NIZHNY ODES, Russia — Long lines of people waiting to buy milk, toilet paper and other essentials disappeared from Russia decades ago. But one line has only grown longer — the one Yevgeniya B. Shasheva has been waiting in.
For 70 years.
That is the time that has passed since her birth in a remote Russian region. Her family was sent into exile there from Moscow during the height of Stalin’s Great Purge in the 1930s, when millions were executed or died in prison camps.
Throughout the past seven decades, Ms. Shasheva says, she has been waiting to move home to the Russian capital.
A 2019 ruling by Russia’s Constitutional Court ordered that the government make this happen, mandating that such “children of the gulag” — around 1,500 of them, according to some estimates — be given the financial means to move to the cities from which Stalin banished their parents.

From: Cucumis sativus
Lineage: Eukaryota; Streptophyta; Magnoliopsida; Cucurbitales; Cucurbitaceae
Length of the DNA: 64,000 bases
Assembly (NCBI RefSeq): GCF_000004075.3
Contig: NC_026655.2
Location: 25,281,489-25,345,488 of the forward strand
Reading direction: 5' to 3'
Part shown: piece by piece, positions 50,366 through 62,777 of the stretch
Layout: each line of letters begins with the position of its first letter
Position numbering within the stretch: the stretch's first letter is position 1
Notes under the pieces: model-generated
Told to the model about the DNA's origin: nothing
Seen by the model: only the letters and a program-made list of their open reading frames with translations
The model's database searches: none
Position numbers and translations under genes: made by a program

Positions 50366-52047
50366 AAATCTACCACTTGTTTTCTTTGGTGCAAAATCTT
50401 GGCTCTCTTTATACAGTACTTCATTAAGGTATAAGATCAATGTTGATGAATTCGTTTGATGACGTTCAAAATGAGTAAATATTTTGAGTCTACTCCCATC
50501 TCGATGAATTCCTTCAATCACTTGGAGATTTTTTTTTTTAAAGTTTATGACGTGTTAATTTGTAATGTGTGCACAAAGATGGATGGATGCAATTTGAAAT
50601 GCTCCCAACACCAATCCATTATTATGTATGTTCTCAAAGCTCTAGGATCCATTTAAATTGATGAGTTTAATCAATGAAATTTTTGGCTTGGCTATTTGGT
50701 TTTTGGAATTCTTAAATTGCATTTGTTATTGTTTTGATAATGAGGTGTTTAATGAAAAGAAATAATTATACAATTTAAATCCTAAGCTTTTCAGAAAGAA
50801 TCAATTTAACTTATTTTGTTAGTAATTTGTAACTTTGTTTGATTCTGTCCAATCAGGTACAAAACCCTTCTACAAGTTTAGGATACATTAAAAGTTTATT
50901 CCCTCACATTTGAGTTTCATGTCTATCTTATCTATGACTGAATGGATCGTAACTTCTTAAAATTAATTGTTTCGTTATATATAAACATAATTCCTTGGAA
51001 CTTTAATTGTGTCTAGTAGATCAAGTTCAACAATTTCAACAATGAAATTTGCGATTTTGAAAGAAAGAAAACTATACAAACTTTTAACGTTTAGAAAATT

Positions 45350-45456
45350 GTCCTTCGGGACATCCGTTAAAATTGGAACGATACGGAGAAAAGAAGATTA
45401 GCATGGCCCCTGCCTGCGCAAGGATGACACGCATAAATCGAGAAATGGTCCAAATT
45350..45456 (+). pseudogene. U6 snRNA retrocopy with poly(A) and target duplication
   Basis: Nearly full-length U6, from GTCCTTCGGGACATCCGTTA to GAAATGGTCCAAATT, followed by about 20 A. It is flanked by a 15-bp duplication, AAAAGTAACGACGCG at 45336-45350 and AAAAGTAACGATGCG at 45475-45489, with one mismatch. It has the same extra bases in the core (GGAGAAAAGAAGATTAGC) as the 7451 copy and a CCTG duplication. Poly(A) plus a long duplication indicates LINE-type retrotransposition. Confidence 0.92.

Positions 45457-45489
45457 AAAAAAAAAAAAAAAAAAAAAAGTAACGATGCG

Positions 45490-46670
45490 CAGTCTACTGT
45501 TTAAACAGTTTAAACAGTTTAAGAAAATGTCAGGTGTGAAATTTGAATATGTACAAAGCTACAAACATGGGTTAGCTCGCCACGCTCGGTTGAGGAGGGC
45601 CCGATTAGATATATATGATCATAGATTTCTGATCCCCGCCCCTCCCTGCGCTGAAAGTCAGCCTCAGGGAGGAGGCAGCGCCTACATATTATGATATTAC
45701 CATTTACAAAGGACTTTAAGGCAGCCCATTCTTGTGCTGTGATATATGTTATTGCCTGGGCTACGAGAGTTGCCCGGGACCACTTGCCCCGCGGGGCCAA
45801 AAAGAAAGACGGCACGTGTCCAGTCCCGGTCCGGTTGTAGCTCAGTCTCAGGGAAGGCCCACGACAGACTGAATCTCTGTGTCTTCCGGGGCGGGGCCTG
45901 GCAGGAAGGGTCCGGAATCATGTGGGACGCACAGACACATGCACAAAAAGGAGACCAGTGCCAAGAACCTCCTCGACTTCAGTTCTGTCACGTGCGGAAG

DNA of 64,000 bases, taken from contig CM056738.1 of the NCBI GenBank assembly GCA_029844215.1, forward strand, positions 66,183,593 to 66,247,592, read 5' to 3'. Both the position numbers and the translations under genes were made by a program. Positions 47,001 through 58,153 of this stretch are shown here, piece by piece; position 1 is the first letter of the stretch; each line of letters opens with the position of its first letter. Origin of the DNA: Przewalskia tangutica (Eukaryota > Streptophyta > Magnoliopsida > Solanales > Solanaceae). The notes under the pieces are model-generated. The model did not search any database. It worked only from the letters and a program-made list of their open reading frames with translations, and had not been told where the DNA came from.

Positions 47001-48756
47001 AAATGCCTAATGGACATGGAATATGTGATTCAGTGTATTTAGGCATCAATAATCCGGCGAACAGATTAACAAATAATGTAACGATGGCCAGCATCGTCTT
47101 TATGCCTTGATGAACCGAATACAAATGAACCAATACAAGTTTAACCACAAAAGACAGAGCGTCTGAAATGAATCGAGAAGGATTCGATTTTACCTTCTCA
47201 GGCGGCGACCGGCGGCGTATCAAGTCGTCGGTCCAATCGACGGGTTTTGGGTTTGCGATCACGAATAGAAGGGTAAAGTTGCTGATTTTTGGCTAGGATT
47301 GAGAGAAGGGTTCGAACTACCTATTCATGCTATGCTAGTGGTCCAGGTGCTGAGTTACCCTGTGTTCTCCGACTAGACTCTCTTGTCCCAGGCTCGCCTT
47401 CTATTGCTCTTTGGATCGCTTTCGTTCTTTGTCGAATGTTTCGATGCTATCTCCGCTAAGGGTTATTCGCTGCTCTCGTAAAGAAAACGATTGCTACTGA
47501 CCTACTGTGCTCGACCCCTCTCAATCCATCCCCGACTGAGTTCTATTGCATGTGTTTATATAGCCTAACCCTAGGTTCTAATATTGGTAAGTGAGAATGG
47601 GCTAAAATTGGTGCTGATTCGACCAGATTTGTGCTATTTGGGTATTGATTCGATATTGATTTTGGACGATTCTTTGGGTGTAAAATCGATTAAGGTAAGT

Harvard-educated lawyer who has taken up Ms. Shasheva’s case in Russian courts. “Many people have been living in it for 70 to 80 years since they were born.”
The Russian state recognizes that terrible crimes were committed under Stalin, but dealing with them has become increasingly difficult as the Kremlin seeks to focus attention on Russia’s past glories rather than its pain.
the Soviet Union’s collapse that year, the country was in chaos, the government had little money and the law was largely ignored.
Even as the country’s fortunes were reversed a decade later, with oil prices surging after Vladimir V. Putin became president, there was little interest in focusing on problems thrown up by Stalin’s brutal rule. So instead of helping the victims return home as required by law, Moscow shifted that responsibility to regional governments.
That resulted in a series of Kafkaesque requirements: To qualify for social housing in Moscow, victims must live in the city for 10 years first, be paid less than the minimum wage and not own real estate. As a result, the process of providing people with apartments mostly ground to a halt.